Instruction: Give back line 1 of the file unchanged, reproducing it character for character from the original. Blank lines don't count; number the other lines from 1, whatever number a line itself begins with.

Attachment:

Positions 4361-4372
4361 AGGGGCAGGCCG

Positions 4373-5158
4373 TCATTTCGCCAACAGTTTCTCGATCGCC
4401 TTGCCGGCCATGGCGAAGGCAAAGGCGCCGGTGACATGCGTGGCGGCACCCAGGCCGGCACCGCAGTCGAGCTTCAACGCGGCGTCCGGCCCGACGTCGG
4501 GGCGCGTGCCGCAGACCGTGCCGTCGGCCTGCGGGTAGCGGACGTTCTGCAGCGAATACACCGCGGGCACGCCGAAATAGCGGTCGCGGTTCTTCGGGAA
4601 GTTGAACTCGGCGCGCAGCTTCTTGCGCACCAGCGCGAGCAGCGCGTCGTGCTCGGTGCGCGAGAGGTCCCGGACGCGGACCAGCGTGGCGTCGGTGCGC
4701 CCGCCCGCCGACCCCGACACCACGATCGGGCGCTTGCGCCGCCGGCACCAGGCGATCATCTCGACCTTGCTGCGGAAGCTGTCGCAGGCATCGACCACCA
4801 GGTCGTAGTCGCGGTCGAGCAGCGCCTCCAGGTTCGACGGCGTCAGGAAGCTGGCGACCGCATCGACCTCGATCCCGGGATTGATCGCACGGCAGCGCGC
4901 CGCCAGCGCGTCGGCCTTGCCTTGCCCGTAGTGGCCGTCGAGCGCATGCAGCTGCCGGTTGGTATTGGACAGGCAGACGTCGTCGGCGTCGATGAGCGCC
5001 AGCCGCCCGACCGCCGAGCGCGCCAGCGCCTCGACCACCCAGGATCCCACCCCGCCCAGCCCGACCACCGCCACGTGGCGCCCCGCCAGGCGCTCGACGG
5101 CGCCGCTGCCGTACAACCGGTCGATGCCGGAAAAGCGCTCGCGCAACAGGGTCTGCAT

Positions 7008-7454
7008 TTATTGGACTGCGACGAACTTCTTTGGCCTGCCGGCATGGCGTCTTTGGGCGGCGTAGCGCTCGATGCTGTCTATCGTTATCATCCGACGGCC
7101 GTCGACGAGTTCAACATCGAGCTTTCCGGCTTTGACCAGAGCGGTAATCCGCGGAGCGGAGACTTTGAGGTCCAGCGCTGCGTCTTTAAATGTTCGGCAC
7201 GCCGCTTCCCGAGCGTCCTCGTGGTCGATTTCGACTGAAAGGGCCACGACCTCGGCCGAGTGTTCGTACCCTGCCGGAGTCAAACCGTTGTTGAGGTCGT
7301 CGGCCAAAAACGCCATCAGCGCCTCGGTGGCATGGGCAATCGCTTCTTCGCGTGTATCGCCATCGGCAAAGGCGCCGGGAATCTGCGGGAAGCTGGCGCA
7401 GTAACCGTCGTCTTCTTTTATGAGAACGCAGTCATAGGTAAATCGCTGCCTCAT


Positions 4361-4372